Book Review: A Book Apart

A Book Apart is a series of 6 books aimed at ‘people who make websites’. These books are all relatively short (about 100 pages) and easy to read. At the time of writing they have a holiday special going – 30% off if you buy the whole series.

Since these books so short I’m going to do one review on the whole series – instead of doing 6 short ones.


HTML5 for Web Designers

This book introduces HTML5 in a very easy-to-read way. A brief history of how the standard came into being is followed by an explanation of the different players on the scene and how they all interact. While I’ve read a few articles about the history of HTML5 and what it means for the web it’s very nice to get such a straightforward and compact explanation.

Right from the outset all arguments are explained with very good code snippets – as a web developer I felt right at home and it was easy to follow.

The section I found most interesting was Web Forms 2.0 – which explained all the new types of input elements and attributes in HTML5. While I have looked at this before I had forgotten about some of them and others I didn’t understand correctly – which the examples in the book pointed out very well.

What I particularly appreciated about this book was that the author is highly opinionated – rather that simply stating all the facts about HTML5 he often steps in and calls certain practices bad or ‘just plain wrong’. It’s rare to come across this in reference books. HTML5 for Web Designers is a great read.

CSS3 for Web Designers

I was a little uncertain what to expect in CSS3 for Web Designers. I reckon I have a passing knowledge of CSS3 and thought I might get insight into a few styles or selectors I was previously unaware of. I think this little book probably did that (to a certain extent), but it also taught me a whole lot more.

CSS3 for Web Designers is packed with the ingredient developers love – examples. The book is based around a few excellent case studies which make it easy to follow and understand while also serving as great reference material.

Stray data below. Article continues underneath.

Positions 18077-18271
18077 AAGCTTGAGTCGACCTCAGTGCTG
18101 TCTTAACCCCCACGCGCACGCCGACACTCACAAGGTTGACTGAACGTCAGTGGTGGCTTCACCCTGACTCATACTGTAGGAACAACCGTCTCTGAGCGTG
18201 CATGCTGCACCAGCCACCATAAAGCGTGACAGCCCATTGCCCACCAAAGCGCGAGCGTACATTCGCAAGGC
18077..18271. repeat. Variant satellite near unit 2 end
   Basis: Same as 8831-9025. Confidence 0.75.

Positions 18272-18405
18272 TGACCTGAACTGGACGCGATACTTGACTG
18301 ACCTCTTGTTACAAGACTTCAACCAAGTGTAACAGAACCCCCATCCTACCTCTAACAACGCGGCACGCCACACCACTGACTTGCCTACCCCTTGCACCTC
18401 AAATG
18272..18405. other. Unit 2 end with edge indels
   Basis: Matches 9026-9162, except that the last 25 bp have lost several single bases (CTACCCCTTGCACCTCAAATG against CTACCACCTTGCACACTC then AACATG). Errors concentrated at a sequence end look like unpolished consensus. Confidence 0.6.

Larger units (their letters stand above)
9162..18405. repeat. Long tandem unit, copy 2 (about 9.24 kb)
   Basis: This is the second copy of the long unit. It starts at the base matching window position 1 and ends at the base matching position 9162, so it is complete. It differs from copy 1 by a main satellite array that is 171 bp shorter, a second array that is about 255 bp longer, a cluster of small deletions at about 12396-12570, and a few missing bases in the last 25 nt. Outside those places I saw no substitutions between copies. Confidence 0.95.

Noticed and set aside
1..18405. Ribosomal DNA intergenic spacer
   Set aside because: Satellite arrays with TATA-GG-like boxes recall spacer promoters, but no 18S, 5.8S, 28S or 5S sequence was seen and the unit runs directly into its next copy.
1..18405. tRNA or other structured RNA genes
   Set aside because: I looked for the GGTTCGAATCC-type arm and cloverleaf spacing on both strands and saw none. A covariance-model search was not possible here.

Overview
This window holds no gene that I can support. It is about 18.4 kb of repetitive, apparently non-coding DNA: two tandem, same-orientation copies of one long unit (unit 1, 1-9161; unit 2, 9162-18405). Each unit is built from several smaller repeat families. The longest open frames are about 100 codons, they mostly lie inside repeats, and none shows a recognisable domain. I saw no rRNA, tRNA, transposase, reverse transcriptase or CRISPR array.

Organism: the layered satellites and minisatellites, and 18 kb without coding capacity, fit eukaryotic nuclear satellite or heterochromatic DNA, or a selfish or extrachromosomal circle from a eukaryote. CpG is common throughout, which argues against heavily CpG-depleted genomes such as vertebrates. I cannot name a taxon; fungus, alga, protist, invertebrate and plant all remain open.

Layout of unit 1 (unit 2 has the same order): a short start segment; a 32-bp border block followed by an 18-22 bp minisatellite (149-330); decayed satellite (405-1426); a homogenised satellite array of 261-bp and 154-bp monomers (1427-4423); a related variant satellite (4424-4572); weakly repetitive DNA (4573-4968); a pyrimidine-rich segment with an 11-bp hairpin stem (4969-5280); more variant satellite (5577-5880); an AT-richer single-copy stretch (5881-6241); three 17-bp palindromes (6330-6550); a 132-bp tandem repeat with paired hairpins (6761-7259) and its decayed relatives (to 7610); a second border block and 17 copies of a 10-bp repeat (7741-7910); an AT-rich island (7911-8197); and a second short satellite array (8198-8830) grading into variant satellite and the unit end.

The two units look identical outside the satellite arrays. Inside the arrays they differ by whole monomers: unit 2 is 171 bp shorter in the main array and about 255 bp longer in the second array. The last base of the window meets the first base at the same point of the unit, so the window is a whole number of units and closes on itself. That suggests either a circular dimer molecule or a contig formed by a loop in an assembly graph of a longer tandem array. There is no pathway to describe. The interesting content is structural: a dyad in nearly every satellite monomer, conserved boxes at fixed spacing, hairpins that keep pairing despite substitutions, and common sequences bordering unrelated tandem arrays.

I especially liked how the author uses CSS3 to extend the overall experience for browsers which support it while not breaking support for those which don’t. This concept is a recurring theme throughout all the examples.

This is all backed up with the great humor and strong opinions I liked in the first book. This is a great little book.

The Elements of Content Strategy

Having read the first 2 books in this series and come away with a very good impression I had high hopes for the next one. I didn’t really know what ‘Content Strategy’ was but I assumed it had something to do with structuring your HTML in a way that makes it easier for users to to access. Not quite so.

Content Strategy in this context refers to creating a strategy for a company to manage their online footprint. For example, a company might have a website, newsletter and blog which all need to convey a uniform message to the different users. Content Strategy (as I understand it) is about managing all of that.

This is a definite break in the overall theme of the series and one which I found rather confusing. Content Strategy seems to me to be a very niche market and definitely does not apply to me. While I could appreciate that the topic seems to be very well researched and the author definitely has a lot of experience on the matter, I couldn’t really see how this topic fits within the series. (Obviously not everyone agrees on this point since the book is in fact part of the series)

The only part of this book I found really memorable is the following quote:

The fact that anyone reads anything at all online is a demonstration of extraordinary hunger for content.

The book also doesn’t have the good humor of the first two and suffers from a distinct lack of good examples. I’m sorry to say I would recommend that others give this book a skip.

Responsive Web Design

I attended a presentation on responsive web design earlier in 2011 so I had a decent idea of what the concept is about. If you’ve never heard of responsive web design, it entails using a flexible layout and CSS media queries to design a website that works well across different screen resolutions and devices.